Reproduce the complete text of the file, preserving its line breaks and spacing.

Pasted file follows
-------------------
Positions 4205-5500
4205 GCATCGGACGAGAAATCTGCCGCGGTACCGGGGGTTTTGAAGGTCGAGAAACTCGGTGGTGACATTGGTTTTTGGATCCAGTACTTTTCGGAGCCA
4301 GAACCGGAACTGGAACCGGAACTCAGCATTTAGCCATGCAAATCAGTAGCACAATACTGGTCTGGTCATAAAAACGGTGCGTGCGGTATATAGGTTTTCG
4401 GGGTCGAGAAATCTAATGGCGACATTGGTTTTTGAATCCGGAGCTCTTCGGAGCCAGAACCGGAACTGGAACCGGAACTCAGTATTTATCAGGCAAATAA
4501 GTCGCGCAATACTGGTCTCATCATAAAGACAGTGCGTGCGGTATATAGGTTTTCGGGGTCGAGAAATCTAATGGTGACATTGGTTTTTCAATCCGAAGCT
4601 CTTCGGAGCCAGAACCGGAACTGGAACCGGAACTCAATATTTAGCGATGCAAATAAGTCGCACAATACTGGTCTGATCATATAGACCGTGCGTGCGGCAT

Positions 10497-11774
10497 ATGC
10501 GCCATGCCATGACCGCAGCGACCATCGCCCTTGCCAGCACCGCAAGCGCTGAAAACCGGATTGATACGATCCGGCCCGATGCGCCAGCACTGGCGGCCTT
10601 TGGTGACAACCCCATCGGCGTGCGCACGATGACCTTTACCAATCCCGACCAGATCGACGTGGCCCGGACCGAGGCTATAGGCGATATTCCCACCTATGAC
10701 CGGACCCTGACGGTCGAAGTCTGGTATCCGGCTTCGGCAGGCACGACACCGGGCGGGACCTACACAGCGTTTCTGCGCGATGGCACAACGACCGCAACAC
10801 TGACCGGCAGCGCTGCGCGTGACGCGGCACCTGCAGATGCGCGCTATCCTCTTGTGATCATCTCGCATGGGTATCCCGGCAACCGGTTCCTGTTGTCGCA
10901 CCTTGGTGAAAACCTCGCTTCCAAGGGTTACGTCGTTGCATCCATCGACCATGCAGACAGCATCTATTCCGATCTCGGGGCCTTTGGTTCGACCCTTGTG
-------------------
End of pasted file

Positions 4205-5500
4205 GCATCGGACGAGAAATCTGCCGCGGTACCGGGGGTTTTGAAGGTCGAGAAACTCGGTGGTGACATTGGTTTTTGGATCCAGTACTTTTCGGAGCCA
4301 GAACCGGAACTGGAACCGGAACTCAGCATTTAGCCATGCAAATCAGTAGCACAATACTGGTCTGGTCATAAAAACGGTGCGTGCGGTATATAGGTTTTCG
4401 GGGTCGAGAAATCTAATGGCGACATTGGTTTTTGAATCCGGAGCTCTTCGGAGCCAGAACCGGAACTGGAACCGGAACTCAGTATTTATCAGGCAAATAA
4501 GTCGCGCAATACTGGTCTCATCATAAAGACAGTGCGTGCGGTATATAGGTTTTCGGGGTCGAGAAATCTAATGGTGACATTGGTTTTTCAATCCGAAGCT
4601 CTTCGGAGCCAGAACCGGAACTGGAACCGGAACTCAATATTTAGCGATGCAAATAAGTCGCACAATACTGGTCTGATCATATAGACCGTGCGTGCGGCAT

Positions 10497-11774
10497 ATGC
10501 GCCATGCCATGACCGCAGCGACCATCGCCCTTGCCAGCACCGCAAGCGCTGAAAACCGGATTGATACGATCCGGCCCGATGCGCCAGCACTGGCGGCCTT
10601 TGGTGACAACCCCATCGGCGTGCGCACGATGACCTTTACCAATCCCGACCAGATCGACGTGGCCCGGACCGAGGCTATAGGCGATATTCCCACCTATGAC
10701 CGGACCCTGACGGTCGAAGTCTGGTATCCGGCTTCGGCAGGCACGACACCGGGCGGGACCTACACAGCGTTTCTGCGCGATGGCACAACGACCGCAACAC
10801 TGACCGGCAGCGCTGCGCGTGACGCGGCACCTGCAGATGCGCGCTATCCTCTTGTGATCATCTCGCATGGGTATCCCGGCAACCGGTTCCTGTTGTCGCA
10901 CCTTGGTGAAAACCTCGCTTCCAAGGGTTACGTCGTTGCATCCATCGACCATGCAGACAGCATCTATTCCGATCTCGGGGCCTTTGGTTCGACCCTTGTG